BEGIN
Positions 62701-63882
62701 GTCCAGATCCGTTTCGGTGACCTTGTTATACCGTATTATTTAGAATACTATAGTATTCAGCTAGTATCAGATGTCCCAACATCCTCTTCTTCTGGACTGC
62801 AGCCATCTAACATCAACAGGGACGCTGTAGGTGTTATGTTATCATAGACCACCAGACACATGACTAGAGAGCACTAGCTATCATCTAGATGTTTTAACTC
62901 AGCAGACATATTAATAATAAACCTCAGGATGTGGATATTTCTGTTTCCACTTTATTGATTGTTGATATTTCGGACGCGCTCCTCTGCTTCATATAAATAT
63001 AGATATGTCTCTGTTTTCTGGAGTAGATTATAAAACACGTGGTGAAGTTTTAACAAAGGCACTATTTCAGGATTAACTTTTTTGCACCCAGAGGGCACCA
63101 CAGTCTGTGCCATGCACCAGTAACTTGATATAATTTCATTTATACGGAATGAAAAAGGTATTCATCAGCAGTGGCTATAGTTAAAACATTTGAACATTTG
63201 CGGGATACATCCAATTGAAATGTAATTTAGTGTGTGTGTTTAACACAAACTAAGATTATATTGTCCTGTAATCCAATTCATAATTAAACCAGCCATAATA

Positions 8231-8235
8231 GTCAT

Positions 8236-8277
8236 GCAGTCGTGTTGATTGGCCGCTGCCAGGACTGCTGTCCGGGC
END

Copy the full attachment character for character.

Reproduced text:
Positions 62701-63882
62701 GTCCAGATCCGTTTCGGTGACCTTGTTATACCGTATTATTTAGAATACTATAGTATTCAGCTAGTATCAGATGTCCCAACATCCTCTTCTTCTGGACTGC
62801 AGCCATCTAACATCAACAGGGACGCTGTAGGTGTTATGTTATCATAGACCACCAGACACATGACTAGAGAGCACTAGCTATCATCTAGATGTTTTAACTC
62901 AGCAGACATATTAATAATAAACCTCAGGATGTGGATATTTCTGTTTCCACTTTATTGATTGTTGATATTTCGGACGCGCTCCTCTGCTTCATATAAATAT
63001 AGATATGTCTCTGTTTTCTGGAGTAGATTATAAAACACGTGGTGAAGTTTTAACAAAGGCACTATTTCAGGATTAACTTTTTTGCACCCAGAGGGCACCA
63101 CAGTCTGTGCCATGCACCAGTAACTTGATATAATTTCATTTATACGGAATGAAAAAGGTATTCATCAGCAGTGGCTATAGTTAAAACATTTGAACATTTG
63201 CGGGATACATCCAATTGAAATGTAATTTAGTGTGTGTGTTTAACACAAACTAAGATTATATTGTCCTGTAATCCAATTCATAATTAAACCAGCCATAATA

Positions 8231-8235
8231 GTCAT

Positions 8236-8277
8236 GCAGTCGTGTTGATTGGCCGCTGCCAGGACTGCTGTCCGGGC